Antigua, Guatemala (a UNESCO World Heritage Site) puts on the largest Easter celebration in The Americas. It’s estimated that around 200,000 people flock to this Colonial gem of a town every year to watch the colorful Semana Santa celebrations between Palm Sunday and Easter Sunday.
It’s all a lot more fun if you know your andas from your alfombras so we put together this handy Semana Santa Primer. Consider it a cheat sheet to guide you through the Semana Santa madness in our posts from Antigua. You’ll see adorable kids! You’ll watch us help create an elaborate traditional street carpet made out of flowers! You’ll marvel as enormous floats navigate tight corners during processions galore!
And don’t miss our video at the bottom of this post–it’s full of highlights from Palm Sunday in Antigua.
For now, a little lingo…
SEMANA SANTA - The Spanish phrase for Holy Week which runs from Palm Sunday through Easter Sunday.
CUARESMA - The Spanish word for Lent, which is celebrated in Antigua with processions every weekend for the five weeks leading up to Semana Santa. If you can’t make it to Antigua for Easter week (or if you can’t get a hotel room in town over Holy Week), you can still catch one of Antigua’s Lent processions.
PASQUA - The Spanish word for Easter.
PROCESSION - A religious parade which always leaves from and returns to a specific church. Processions tell the story of Jesus’ crucifixion and resurrection using elaborate floats (called andas, see below) full of iconography. More than a dozen major processions (and many smaller processions) take place day and night in Antigua during Semana Santa. We managed to attend 12 of them. The procession tradition is said to have started in Guatemala in 1524 and, today, most Semana Santa processions include two main andas. The first carries a scene from the life of Jesus. The second carries a depiction of the Virgin Mary. Each procession is named after the specific Jesus and Mary that adorn the floats (i.e. Jesús De La Merced, Jesús El Peregrino, Jesús Del Milagro). Some last for 15 hours and cover many miles.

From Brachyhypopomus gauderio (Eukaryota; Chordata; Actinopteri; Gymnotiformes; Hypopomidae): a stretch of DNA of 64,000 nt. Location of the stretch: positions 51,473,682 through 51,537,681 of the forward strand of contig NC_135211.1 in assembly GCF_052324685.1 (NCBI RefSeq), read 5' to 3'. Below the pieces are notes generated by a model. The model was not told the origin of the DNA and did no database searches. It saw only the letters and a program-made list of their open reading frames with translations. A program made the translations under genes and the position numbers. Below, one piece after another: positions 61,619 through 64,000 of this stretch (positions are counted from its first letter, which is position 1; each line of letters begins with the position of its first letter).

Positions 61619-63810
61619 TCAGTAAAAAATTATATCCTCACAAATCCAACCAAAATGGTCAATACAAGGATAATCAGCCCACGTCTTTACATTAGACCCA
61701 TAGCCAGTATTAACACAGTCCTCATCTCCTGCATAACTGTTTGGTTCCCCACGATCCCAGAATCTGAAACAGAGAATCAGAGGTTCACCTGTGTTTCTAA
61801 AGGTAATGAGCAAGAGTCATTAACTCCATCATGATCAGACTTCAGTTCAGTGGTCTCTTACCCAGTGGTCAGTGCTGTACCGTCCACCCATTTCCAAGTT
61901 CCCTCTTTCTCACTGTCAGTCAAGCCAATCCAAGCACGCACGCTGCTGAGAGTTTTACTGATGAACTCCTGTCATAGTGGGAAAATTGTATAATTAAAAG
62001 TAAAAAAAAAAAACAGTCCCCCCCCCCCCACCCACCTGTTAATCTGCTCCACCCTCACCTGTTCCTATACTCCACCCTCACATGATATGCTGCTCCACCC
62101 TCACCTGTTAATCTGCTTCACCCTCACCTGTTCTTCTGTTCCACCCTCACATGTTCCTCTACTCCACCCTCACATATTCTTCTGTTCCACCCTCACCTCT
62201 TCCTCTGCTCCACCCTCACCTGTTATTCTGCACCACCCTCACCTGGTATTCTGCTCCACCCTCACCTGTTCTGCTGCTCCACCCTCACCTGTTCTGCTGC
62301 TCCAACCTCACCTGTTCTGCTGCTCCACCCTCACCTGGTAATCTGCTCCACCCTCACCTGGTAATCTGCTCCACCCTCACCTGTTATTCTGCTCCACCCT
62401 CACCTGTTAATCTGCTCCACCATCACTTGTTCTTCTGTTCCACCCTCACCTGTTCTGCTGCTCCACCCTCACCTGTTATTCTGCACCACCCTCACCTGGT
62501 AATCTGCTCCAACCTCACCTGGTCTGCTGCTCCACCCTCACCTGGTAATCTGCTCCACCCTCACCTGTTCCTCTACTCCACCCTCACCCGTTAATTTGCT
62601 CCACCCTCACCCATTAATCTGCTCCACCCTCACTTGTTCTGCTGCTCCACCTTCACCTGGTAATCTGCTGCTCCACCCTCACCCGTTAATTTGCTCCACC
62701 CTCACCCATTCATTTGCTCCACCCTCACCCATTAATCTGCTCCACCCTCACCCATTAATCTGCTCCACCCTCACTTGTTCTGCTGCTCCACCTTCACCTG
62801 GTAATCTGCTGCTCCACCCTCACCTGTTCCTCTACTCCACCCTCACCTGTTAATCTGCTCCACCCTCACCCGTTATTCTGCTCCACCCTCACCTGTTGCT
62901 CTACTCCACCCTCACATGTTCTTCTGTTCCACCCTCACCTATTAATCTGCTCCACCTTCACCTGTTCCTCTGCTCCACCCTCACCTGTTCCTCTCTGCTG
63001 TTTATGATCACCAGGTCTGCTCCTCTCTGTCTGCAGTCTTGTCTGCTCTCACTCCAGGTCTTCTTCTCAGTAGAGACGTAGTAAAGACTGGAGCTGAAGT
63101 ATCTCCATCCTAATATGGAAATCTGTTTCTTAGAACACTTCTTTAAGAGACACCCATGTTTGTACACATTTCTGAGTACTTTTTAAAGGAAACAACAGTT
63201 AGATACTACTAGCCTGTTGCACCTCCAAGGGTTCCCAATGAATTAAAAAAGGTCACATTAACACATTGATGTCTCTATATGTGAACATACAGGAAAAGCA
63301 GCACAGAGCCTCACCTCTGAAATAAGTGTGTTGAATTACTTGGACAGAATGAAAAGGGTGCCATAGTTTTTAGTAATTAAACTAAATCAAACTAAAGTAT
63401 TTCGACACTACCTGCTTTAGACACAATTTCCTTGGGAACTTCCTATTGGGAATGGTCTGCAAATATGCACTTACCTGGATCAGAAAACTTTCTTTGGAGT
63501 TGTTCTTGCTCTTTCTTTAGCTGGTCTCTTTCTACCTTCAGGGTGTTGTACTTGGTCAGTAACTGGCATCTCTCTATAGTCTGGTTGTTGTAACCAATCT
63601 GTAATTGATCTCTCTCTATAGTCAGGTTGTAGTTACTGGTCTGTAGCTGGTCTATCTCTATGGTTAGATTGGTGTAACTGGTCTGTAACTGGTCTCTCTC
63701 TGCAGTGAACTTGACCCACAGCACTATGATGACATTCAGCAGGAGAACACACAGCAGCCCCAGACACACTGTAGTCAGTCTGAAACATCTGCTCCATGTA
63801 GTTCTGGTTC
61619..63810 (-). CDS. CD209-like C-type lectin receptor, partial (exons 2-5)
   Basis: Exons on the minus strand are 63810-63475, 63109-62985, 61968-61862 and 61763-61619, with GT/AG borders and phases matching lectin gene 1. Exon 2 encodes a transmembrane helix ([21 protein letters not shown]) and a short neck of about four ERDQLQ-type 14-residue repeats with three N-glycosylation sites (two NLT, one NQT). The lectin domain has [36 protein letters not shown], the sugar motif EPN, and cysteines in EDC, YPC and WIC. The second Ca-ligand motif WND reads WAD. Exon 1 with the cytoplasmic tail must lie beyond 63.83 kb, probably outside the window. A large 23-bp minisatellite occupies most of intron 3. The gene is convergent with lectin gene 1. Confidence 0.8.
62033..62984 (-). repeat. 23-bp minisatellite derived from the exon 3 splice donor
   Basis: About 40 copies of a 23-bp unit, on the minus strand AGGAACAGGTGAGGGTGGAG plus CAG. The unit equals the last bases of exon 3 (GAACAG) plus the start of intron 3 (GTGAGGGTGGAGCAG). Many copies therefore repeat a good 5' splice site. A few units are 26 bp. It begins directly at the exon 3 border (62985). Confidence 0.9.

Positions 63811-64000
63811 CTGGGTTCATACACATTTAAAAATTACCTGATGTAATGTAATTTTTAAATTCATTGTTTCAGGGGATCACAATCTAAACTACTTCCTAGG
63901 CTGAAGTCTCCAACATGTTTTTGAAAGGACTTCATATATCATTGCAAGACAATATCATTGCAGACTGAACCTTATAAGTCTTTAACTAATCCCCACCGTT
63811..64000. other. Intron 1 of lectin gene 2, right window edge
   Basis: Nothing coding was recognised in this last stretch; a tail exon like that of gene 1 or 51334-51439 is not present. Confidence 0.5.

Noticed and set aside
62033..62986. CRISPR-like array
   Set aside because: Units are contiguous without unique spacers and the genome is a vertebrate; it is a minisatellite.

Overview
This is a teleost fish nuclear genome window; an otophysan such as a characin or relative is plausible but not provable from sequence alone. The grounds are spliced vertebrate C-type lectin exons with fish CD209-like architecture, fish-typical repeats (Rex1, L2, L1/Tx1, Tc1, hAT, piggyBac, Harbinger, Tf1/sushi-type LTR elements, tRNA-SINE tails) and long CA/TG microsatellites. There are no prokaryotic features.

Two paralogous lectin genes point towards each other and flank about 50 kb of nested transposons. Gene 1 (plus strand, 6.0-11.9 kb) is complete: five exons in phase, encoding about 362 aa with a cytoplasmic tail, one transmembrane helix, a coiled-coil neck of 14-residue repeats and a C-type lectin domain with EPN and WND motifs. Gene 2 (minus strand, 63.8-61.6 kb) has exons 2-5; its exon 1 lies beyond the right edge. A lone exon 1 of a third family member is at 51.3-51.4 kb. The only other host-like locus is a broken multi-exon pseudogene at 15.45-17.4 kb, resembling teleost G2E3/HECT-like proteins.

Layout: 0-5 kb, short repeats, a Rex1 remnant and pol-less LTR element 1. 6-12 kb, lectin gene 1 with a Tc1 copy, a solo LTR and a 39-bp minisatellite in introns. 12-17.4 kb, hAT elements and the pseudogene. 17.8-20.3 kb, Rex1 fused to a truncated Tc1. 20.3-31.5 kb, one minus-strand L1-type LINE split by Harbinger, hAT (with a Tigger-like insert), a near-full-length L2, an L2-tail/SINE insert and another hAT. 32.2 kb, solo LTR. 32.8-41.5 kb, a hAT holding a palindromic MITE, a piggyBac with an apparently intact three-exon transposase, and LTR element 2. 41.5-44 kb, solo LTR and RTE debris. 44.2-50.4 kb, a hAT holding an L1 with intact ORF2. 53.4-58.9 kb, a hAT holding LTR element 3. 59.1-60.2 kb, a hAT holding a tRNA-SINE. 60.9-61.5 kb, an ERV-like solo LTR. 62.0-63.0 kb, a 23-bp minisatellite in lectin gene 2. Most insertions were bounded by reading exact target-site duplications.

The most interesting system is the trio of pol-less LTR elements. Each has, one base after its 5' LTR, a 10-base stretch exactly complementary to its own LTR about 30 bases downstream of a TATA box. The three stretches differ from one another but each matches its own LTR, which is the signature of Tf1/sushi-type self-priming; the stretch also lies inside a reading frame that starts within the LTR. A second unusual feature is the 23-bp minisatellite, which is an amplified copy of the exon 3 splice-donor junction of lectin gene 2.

ANDA - An enormous hand-crafted wooden float which weighs up to 8,000 pounds and is carried by up to 100 people. Dozens of andas are paraded around town during Semana Santa and each carries a different tableau on top depicting a scene from the story of Jesus’ crucifixion. These scenes are changed every year, but their meaning remains the same. Some of the andas are antiques and some are new. Each church has their own own anda of varying sizes and the main characters from the andas (Jesus, etc) spend the rest of the year in niches in their home churches. The andas are lit during night processions when people push generators along the procession route behind the floats.